These nights are restless. Last night I lay awake praying, searching for words, and finally giving up and trusting that wordless heart prayer was enough.
This morning I’m thinking of the world my grandmothers lived in, and what it was like for them to say goodbye to their sons who were heading off to fight in the Second World War. There was no instant communication or endless news, and I wonder if that was a blessing or a curse to them.
How was their mental and emotional health during those years? Of course, there was no talk of such things back then and, after all, there was much work to be done at home, but did they too lay awake at night trying to pray but unable to find words?
Thankfully, both their sons returned, but two young lads my great-grandmother released to the First World War didn’t. The youngest was just 18 when he was lost to man’s war. My great-grandmother had already lost daughters to illness. How on earth was she able to carry on after such loss?
Do the images we see today, as opposed to the imagined ones of my grandmothers coped, provide any respite? Are news updates every moment of the day any better than nightly radio broadcasts?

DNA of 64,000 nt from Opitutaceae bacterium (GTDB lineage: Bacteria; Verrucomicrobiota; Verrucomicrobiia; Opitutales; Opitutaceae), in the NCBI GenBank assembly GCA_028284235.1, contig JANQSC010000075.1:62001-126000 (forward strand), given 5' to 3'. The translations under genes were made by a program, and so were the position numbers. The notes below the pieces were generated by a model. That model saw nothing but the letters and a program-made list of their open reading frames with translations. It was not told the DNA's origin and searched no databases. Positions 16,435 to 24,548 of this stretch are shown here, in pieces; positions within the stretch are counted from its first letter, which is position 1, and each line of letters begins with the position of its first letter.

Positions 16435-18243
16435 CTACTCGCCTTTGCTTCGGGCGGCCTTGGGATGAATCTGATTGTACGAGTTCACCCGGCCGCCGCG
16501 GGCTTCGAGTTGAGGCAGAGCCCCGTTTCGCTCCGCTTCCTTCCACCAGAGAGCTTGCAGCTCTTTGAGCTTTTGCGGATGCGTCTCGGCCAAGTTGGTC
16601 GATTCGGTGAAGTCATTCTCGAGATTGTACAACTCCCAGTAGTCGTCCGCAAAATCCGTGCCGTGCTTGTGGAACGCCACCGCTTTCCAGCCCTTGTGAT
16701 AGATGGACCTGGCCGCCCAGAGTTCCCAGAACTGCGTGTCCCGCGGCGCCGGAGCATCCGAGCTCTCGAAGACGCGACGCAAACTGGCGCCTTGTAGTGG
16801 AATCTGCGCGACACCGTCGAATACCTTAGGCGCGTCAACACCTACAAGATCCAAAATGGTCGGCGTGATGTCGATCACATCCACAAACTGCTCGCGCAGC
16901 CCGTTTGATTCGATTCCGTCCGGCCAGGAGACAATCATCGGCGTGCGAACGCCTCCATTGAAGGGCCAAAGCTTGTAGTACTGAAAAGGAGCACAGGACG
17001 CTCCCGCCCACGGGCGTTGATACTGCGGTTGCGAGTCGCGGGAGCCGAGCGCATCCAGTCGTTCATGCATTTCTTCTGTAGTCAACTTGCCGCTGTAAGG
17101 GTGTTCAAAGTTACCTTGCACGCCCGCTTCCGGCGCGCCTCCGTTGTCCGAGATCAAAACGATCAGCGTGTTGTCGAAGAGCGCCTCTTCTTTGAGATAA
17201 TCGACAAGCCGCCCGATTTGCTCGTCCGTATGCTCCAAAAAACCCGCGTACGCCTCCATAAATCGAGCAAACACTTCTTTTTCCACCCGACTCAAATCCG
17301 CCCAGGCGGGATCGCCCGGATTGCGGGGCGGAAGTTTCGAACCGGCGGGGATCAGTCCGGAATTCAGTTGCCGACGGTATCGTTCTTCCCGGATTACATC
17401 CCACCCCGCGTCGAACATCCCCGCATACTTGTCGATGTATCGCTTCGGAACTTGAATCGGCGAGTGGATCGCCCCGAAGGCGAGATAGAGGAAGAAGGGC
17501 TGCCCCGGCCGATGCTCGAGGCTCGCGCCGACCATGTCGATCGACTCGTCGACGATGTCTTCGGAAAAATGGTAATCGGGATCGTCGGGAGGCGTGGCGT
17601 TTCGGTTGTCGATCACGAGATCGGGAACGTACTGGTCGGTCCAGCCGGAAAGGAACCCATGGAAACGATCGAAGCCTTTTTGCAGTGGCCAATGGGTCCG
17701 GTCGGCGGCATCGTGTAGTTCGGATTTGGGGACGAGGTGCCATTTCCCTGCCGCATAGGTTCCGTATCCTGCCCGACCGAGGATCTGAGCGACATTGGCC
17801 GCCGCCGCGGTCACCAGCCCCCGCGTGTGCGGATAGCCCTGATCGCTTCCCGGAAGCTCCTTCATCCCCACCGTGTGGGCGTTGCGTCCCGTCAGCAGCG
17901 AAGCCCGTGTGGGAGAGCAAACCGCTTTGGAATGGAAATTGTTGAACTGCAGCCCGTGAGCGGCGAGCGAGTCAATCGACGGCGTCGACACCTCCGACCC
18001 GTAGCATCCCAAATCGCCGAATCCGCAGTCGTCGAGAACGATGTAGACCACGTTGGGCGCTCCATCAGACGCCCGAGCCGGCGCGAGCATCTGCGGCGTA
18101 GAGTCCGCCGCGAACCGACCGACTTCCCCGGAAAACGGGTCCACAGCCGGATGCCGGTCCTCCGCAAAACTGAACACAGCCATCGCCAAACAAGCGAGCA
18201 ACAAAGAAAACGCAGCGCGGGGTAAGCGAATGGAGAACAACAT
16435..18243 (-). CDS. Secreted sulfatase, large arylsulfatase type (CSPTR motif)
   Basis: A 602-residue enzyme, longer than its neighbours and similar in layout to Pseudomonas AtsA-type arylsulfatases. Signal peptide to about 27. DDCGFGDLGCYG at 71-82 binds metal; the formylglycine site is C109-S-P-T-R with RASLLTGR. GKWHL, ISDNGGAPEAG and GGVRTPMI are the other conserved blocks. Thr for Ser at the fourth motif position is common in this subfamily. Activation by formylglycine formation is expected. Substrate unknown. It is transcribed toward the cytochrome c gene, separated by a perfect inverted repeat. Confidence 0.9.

Two years of dealing with COVID, and the resulting overreach and loss of confidence in our leaders, have done nothing to prepare us for the current situation in Ukraine or the threat of another widespread war. My God, we are weary.
There are too many questions to try putting words around. Too many petitions. Too many people fighting battles we cannot see, in addition to those caught up in the conflict we see on the news.
And so, I lay awake at night praying wordless prayer. During the day, the tension in my neck and shoulders reminds me to pause and offer more of the same. In the morning, before our household gets moving, I sit in quiet contemplation and trust that it’s enough in this season because it’s all I have.